The leftist Colombian guerrilla group FARC has said it will free on Wednesday a French journalist taken prisoner nearly a month ago.
Romeo Langlois, a correspondent for France 24 TV, was captured by the rebels in April during an attack on a Colombian army unit that he had embedded with to film a counter-drug operation.
"The liberation of French journalist Romeo Langlois will take place next Wednesday May 30," the FARC unit holding him said in a statement posted on an Internet website.
Initially, the Revolutionary Armed Forces of Colombia guerrillas declared Langlois, 35, a "prisoner of war."
However in mid-May the FARC said it was prepared to turn him over to a delegation from the International Committee of the Red Cross, a French envoy, and former Colombian senator Piedad Cordoba, who heads pro-peace NGO.
"The coordinates of the location where Langlois will be freed will be submitted at an opportune time to the humanitarian mission composed of the ICRC, Piedad Cordoba and the French delegate," the FARC statement on Sunday said.
During previous hostage releases, security guarantees involved a suspension of Colombian military operations in the region.
The ICRC representative in Colombia, Jordi Raich, met with Colombian deputy defense minister Jorge Bedoya and French ambassador Pierre-Jean Vandoorne Sunday to work out details of the handover protocol.
Starting 6:00 pm (2300 GMT) Tuesday, "military operations will be suspended until the 31st at 6 am (1100 GMT)" in the release area in southern Colombia, Raich told reporters after the meeting.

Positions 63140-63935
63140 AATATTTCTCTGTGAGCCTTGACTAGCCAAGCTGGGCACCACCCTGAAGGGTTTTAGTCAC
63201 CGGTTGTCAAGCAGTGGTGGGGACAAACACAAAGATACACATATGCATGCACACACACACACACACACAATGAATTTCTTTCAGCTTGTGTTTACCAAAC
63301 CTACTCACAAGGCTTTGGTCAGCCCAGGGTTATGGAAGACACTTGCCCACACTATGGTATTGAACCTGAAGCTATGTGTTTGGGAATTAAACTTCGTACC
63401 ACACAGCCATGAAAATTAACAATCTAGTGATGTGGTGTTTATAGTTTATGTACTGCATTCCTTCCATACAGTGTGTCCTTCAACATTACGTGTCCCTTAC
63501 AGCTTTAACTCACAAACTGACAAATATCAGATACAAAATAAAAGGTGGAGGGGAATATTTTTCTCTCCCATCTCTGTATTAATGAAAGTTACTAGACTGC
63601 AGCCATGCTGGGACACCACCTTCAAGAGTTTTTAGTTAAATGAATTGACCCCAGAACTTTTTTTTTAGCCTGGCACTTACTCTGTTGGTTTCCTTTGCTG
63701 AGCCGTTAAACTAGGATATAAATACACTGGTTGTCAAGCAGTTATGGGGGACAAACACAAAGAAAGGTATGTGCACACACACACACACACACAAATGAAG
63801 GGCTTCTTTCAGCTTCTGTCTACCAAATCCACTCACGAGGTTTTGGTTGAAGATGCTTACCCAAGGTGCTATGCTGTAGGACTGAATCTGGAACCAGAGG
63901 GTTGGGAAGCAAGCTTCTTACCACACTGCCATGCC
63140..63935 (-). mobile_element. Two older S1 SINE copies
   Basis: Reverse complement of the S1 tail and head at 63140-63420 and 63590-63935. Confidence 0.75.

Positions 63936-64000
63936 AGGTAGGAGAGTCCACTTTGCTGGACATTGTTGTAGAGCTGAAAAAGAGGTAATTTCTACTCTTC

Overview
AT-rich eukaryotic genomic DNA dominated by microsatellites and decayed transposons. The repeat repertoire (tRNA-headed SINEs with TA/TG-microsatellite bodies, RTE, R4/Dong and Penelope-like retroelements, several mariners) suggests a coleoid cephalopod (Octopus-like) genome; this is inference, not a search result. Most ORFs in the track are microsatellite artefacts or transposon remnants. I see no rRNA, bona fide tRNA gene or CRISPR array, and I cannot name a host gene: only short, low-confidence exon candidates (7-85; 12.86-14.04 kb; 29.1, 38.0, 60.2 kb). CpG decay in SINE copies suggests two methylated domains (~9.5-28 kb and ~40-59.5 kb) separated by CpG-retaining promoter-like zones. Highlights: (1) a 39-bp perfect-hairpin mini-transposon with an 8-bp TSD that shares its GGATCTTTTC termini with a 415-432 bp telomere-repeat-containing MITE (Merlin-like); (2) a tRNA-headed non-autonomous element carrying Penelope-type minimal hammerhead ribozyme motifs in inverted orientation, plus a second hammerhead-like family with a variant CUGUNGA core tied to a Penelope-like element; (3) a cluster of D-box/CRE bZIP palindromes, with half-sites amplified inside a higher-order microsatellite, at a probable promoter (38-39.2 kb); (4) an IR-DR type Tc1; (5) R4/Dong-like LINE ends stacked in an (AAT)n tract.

The ICRC however still needs to be informed of the "precise place and exact spot where Mr. Langlois will be released" so the delegation can find him, Raich said.
ICRC officials in Bogota initially said they were optimistic Langlois would be soon released, but expectations have been tempered by frustration as weeks dragged on with little word on moves to free him.
Meanwhile, French President Francois Hollande's envoy, a French foreign ministry official, was expected to arrive soon.
In an interview Sunday with Latin American channel Telesur, Cordoba "thanked the French government's action and the action of the FARC" in moving towards the journalist's release.
French Foreign Ministry spokesman Bernard Valero, meanwhile, urged the FARC to stick to the release schedule.
The last French national held by the FARC was Ingrid Betancourt, a former Colombian senator and presidential candidate. She was abducted during her presidential campaign in February 2002, along with her assistant, Clara Rojas.
Betancourt and 14 other hostages -- including three US military contractors -- were freed in an operation by the Colombian military in July 2008.
Founded in 1964, the Revolutionary Armed Forces of Colombia is the oldest and largest leftist guerrilla group in the country with some 9,200 fighters. In February, it renounced the practice of kidnappings for ransom.© ANP/AFP